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RAMBUS sucks. Unless you are locked in the era when i850, P4 and RDRAM gave you the most bandwidth you could get at the time. PC3200 dual channel solved that though. And Athlon XPs with piddly single-channel PC2100 were faster compared to i850 most of the time anyway. 😀

Putting RDRAM in a P3 was just stupid. That was a very strange move on Intel's part.

Malik wrote:

Banshee gives me the creeps. Maybe it's because of the almost all reviewers finally slapped the "it's uh...good idea with not so good benchmark results" information on it, which negatively influenced me not to buy one.

Banshee is ok. It's basically a Voodoo3 with one less TMU and a few extra bugs. It's really a very fast card for 2D and is as fast as a Voodoo2 for games that don't do multitexturing.

MartinC wrote:

fastest CPU's available in 99' I'm aiming for a certain time frame. And the CPU should be more than enough for any game up to 2000.

1999 was the year of 1GHz. And of Slot A Athlons that beat Intel to 1GHz. 😀

Last edited by swaaye on 2009-02-05, 19:40. Edited 5 times in total.

Reply 15 of 133, by MartinC

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gerwin wrote:

[no dual processors in windows 9x.. Noted thanks.]

The processor is Slot-1 (not Slot-A)
The mainboard is a bit of an odd choice, as I would expect an 440BX chipset instead of an apollo 133A. The main 133A features are proper 133MHz bus support, instead of 100MHz, AGP 4x support, and UDMA 66 disk access. But you don't use these features with this setup, that's no problem though. I think you can run the games you mentioned just fine

Yeah the CPU & mainboard I got free but I wanted a Slot-1 PIII anyway because as I remember they where high end at the time.

The CPU uses a 133MHz FSB but Internet bechmarks show that the 440BX performance better than the competition overclocked to 133MHz so...either chipset would have been a good choice, I like the fact this mainboard has only 1 ISA slot, has AGP, USB & the GOLD plated heatsink is swank too!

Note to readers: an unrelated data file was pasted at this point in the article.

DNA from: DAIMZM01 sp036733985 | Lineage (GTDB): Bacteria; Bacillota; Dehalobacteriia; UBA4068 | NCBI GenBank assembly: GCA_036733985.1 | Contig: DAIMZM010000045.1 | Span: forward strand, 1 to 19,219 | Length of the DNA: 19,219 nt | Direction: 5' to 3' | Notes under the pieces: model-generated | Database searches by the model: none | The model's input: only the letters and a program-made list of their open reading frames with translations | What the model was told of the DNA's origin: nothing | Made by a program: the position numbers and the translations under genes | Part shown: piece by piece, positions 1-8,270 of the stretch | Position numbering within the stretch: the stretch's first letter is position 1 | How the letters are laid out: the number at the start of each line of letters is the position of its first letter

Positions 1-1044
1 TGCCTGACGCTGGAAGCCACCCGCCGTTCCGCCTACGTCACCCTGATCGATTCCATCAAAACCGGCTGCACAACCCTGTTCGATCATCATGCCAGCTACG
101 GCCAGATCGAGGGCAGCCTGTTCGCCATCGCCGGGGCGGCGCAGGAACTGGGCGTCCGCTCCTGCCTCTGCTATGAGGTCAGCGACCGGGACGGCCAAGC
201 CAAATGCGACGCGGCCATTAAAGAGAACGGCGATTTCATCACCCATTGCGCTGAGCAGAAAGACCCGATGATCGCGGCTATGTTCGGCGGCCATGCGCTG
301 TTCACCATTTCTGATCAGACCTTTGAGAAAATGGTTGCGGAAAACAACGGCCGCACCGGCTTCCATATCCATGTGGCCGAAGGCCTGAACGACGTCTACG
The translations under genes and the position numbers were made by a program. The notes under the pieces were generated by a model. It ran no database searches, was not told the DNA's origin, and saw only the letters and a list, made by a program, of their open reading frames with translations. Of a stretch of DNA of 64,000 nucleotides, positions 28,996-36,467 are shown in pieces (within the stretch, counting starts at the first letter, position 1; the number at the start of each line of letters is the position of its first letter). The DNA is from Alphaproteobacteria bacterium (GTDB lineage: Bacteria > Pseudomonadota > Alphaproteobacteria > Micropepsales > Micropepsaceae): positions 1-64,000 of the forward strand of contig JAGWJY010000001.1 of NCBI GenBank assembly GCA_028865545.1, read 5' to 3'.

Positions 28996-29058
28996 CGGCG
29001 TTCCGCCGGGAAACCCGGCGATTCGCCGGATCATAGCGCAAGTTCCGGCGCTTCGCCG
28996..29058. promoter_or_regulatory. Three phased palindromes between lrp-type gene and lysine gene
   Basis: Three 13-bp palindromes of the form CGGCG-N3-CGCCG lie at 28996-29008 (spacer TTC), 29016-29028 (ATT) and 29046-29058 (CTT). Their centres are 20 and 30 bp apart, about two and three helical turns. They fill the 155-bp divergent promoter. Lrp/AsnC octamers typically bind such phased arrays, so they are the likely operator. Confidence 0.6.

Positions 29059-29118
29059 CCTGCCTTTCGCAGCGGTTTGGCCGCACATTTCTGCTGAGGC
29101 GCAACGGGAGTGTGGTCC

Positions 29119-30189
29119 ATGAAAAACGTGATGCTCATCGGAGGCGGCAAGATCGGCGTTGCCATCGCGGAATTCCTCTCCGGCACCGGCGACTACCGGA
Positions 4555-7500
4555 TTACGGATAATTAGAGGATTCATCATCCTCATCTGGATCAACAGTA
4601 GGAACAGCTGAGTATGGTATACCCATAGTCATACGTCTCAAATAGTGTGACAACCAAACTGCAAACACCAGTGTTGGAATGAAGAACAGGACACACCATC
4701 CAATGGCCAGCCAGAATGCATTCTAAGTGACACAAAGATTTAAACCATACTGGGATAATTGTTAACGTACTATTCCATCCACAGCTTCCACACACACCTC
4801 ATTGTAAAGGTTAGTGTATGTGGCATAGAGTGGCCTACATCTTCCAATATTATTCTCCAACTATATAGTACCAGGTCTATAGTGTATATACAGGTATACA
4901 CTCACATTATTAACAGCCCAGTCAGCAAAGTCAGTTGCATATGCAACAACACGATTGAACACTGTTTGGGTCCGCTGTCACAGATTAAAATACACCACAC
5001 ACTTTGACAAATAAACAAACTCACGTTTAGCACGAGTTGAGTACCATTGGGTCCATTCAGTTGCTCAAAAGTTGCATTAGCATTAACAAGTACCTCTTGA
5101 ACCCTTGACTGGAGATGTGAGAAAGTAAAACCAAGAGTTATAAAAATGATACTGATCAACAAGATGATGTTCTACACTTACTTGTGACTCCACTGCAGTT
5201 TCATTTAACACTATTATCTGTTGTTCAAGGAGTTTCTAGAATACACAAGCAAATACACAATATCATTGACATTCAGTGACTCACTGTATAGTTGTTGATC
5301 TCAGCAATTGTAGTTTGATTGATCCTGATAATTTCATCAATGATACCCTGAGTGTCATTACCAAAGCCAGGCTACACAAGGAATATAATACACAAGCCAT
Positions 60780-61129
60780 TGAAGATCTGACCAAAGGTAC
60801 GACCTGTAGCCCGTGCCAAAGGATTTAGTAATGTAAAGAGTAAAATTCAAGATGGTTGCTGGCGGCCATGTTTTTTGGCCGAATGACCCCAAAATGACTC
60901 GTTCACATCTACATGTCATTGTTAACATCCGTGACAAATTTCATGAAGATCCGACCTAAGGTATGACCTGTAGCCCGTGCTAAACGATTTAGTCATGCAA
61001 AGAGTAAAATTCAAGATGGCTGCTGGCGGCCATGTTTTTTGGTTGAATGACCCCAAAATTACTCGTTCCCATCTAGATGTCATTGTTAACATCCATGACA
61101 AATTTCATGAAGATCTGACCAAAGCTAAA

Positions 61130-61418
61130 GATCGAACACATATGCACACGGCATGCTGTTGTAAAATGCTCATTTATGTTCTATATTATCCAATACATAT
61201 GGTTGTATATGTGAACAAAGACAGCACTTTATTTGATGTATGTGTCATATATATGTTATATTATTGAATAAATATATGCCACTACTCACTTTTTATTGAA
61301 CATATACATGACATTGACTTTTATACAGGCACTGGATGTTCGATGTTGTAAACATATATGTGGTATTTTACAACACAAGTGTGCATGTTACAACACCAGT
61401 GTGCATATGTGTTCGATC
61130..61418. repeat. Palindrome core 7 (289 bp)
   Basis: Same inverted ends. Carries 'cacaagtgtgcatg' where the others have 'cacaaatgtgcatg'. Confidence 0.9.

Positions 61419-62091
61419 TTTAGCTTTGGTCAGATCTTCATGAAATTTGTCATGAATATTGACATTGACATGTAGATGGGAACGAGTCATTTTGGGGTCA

Reply 17 of 133, by swaaye

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Let's call it the big race of late '99 / early '00. They cranked up from ~550 MHz to a GHz in like 8 months, with lots of steps in between. 😀 That was maybe the first time Intel was actually obviously concerned about staying ahead (see unstable P3 1133 launch). It was a fun race to watch.

Athlon 1000 	1000 MHz 	512 KiB 	200 MT/s 	10x 	1.80 V 	65 W 	Slot A 	March 6, 2000 	AMD-K7100MNR53B A

Reply 18 of 133, by Anonymous Coward

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There is a reason to go RAMBUS on the PIII. From what I recall back then if you wanted 133MHz FSB with an intel chipset, you pretty much had to use the i820 or i840. The i815 which came out later was gimped because you couldn't upgrade beyond 512mb. i840 can go to 2GB.

I have heard that the memory bandwidth on a PIII with RAMBUS is actually pretty damn good. I think the bigger issue at the time was that it was @#$%ing expensive. If I were going to build the ultimate PIII system of 1999, I say i840. I think I could learn to love it like my P60 VLB system.

"Will the highways on the internets become more few?" -Gee Dubya
V'Ger XT|Upgraded AT|Ultimate 386|Super VL/EISA 486|SMP VL/EISA Pentium

Reply 19 of 133, by swaaye

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The catch is that PC133 already saturates a Pentium 3's FSB. They have the same bandwidth. 64-bit 133 MHz SDR FSB = 64-bit 133 MHz SDR SDRAM.

There were also some DDR P3 chipsets from VIA. They were rather pointless again because of how PC133 was already saturating the FSB. They were also VIA products so best to stay away if there were other options. Wow were some of the Apollo Pro mobos I ran into just pure garbage..

The only reason I can see it being beneficial to have more memory bandwidth than FSB bandwidth is if there is something else in the system using that bandwidth. AGP perhaps. But I don't think I've ever seen a major benefit in any reviews. Even today with Core 2 CPUs, you don't get much by going outside of a 1:1 ratio.

2GB of PC800 RDRAM would've cost an unreal amount of money. I actually doubt that it even existed when RDRAM P3s first showed up. There were shortages of PC800 to the point that Dell loaded machines up with PC700 and made systems slower than old 440BX. The pricing is probably still ugly today. I remember pricing out some RDRAM in 2005 for a Pentium 4 running on i850 and it was still not worth upgrading it from the 256MB it came with. Super expensive yet because it never got cheaper, due to the lack of volume once Intel effectively dropped RDRAM when i845 DDR came out.

i840 makes more sense than i820 though because it's a multi-proc chipset and the CPUs have to share the RAM.